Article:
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Wed Aug 17, 2022, 02:19 PM

'I'll be sacrificed': The lost and sold daughters of Afghanistan Child marriage, lack of education

(a lengthy, horrifying, thoroughly depressing read.)

‘I’ll be sacrificed’: The lost and sold daughters of Afghanistan

Child marriage, lack of education, financial desperation – a year on from the Taliban takeover, what does the future hold for women and girls?

Two Afghan sisters look at a picture of their murdered sister, who they grieve
Aziz Gul’s sisters grieve their deceased sister [Matt Reichel/Al Jazeera]
By Robyn Huang
Published On 14 Aug 202214 Aug 2022

Herat, Afghanistan – The last time Aalam Gul Jamshidi saw her daughter was the night the 16 year old was married off to a man more than twice her age. Aziz Gul looked radiant in a sequinned, white wedding dress and a bright yellow headscarf, but there was fear in her otherwise solemn expressions. “If I go there, I’ll be sacrificed,” her mother remembers her daughter pleading that night last October. Aalam Gul had a sinking feeling but convinced herself it was just nerves. Aziz Gul’s marriage had been arranged four years prior and now that the time had come, she knew it was her duty to encourage her daughter into a new family. In Afghan culture, once a female marries, she moves in with her in-laws. Aziz Gul left her family’s home in Gozar Gah, a suburb of Herat, and moved to her new husband Musa’s home in Jawand, a rural district some 200km (124 miles) away – too far for her family to visit easily.

Five months later, the phone rang. It was Musa’s father calling to tell Aalam Gul that her daughter had been killed. Her naked body had been found in a forest just outside the village where she had lived with her in-laws. Aziz Gul had been beaten and shot four times in the back. She was 17 years old and four months pregnant. Aziz Gul’s family – ethnic Jamshidi Aimaq, self-described Tajik Arabs – are originally from Badghis province. They moved to Herat during the height of the conflict between the previous government and the Taliban, which retook control of the country after United States and NATO forces withdrew in August 2021.
Before the family left, when Aziz Gul was just 12, her parents agreed to marry her to Musa when she turned 16 – the minimum legal age for marriage in Afghanistan under the previous government. The Taliban has not mentioned whether that minimum age has changed. In exchange, her 26-year-old elder brother Aminullah would marry Musa’s 18-year-old niece, Shakar.

Aalam Gul shows a photo of her daughter Aziz Gul on her wedding night last year [Matt Reichel/Al Jazeera]

Across Afghanistan, it is common for children – particularly girls – to be married. Families arrange marriages to pay back personal debts, settle disputes, improve relations with rival families, or simply because they hope marriage will offer them protection from the worst extremes of economic hardship, and social and political upheaval.Though child marriage is not thoroughly tracked in Afghanistan, with gaps in concrete, holistic data about the number of children affected, UNICEF has reported children being sold as young as 20 days old for future marriage, with girls disproportionately affected. Now, amid spiralling poverty and the difficulty of finding sustainable jobs – only five percent of Afghan families have enough to eat daily, and inflation for essential household goods is at 40 percent (PDF) – even more families are struggling. Many are making desperate decisions to survive, including selling their children – specifically young daughters – into marriage or arranging their marriages in order to receive a dowry or mahr. The dowry, paid by the groom to the bride’s family, is a traditional practice in all marriages in Afghanistan, but more families are now seeking this to help them survive difficult financial times.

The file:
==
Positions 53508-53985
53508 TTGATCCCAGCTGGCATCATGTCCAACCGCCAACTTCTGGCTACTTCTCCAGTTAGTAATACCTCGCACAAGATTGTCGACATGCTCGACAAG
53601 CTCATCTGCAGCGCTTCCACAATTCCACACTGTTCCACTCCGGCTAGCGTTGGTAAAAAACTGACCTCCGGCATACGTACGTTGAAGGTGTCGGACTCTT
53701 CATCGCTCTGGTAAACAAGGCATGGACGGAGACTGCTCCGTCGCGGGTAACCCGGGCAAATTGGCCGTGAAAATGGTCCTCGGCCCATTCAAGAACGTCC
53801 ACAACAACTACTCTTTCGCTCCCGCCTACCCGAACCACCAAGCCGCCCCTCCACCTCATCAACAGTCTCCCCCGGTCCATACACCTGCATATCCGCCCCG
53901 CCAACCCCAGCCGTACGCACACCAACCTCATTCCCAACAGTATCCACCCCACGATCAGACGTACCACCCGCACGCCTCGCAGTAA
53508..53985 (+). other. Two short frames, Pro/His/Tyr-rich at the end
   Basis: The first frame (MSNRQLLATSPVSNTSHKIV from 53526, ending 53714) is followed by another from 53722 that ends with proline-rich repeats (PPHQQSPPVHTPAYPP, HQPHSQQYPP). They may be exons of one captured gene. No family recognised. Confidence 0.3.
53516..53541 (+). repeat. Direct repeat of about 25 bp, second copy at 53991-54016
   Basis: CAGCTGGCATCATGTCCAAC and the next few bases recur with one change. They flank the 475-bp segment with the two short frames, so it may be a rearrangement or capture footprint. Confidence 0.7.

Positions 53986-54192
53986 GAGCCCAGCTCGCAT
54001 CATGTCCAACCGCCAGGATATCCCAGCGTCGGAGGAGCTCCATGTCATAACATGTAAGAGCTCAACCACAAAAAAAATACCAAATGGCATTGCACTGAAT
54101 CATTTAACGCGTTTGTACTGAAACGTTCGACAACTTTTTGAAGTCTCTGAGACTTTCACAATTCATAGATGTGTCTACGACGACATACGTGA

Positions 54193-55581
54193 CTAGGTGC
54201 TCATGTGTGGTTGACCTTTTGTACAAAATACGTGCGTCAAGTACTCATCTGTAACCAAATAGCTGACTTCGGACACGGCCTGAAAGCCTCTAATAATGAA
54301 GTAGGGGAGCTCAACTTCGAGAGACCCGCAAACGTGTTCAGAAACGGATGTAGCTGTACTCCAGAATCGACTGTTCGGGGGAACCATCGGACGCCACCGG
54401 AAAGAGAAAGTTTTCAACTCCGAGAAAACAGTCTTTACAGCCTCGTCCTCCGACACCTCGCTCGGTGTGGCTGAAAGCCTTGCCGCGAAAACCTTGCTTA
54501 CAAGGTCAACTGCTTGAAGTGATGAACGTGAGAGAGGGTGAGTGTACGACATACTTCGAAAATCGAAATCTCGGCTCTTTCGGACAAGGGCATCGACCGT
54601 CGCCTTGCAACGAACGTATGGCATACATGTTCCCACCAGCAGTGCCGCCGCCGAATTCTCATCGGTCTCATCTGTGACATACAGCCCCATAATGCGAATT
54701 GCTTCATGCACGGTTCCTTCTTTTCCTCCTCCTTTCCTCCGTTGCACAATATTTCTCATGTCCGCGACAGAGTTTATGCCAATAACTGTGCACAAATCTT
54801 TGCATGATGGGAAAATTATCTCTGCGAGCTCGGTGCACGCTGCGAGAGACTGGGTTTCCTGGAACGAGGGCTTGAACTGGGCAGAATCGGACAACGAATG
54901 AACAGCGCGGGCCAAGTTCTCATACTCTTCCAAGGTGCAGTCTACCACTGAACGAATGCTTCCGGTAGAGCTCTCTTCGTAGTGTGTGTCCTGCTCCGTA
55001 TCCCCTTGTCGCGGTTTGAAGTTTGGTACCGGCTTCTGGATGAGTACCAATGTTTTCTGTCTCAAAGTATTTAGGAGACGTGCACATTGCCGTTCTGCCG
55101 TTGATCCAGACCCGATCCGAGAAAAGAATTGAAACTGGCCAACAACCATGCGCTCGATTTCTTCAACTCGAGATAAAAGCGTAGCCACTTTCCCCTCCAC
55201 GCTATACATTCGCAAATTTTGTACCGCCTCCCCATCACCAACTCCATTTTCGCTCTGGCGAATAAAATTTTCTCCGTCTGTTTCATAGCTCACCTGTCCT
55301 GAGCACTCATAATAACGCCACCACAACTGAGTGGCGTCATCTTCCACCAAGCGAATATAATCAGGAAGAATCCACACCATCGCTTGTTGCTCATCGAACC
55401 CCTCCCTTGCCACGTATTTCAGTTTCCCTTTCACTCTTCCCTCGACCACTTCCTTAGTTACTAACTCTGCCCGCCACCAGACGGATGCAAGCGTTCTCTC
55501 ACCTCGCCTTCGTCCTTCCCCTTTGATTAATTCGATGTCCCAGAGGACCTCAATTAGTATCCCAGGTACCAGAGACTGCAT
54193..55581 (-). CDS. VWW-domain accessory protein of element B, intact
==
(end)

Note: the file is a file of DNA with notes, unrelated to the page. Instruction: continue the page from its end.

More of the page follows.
Aalam Gul and Khaja Abdul Ghafor Jamshidi grieve their daughter Aziz Gul, with their elder and younger daughters [Matt Reichel/Al Jazeera]

. . . . .

A picture of Aziz Gul dressed up in military fatigues
, left, and a picture of Aziz Gul after she was found killed [Matt Reichel/Al Jazeera]

Aziz Gul’s brothers and sisters share memories of their late sister through photos and her childhood drawings [Matt Reichel/Al Jazeera]

Raihana Mirzai, aged 10, is engaged to be married to her 20-year-old cousin [Matt Reichel/Al Jazeera]Raihana is dressed up for one reason only: she is engaged to be married to her 20-year-old cousin. It’s tradition to stay dressed up so that others will know that she is engaged, Shaima says.

. . . .

The young mother is afraid that her daughter will face the same fate, so she is adamant that Hosnia does not become a child bride. For now, she would rather they starve.“I cannot accept selling my daughter, so we will try to survive for now.”


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Reply 'I'll be sacrificed': The lost and sold daughters of Afghanistan Child marriage, lack of education (Original post)
niyad Aug 17 OP
Ray Bruns Aug 17 #1
brer cat Aug 17 #2

Response to niyad (Original post)

Wed Aug 17, 2022, 03:06 PM

1. I saw the report on CNN where some women were lighting

Themselves on fire or drinking bleach to escape brutal relationships. Horrible

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Response to niyad (Original post)

Wed Aug 17, 2022, 09:08 PM

2. Horrific. These girls and young women

are just property to be sold/bartered then discarded.

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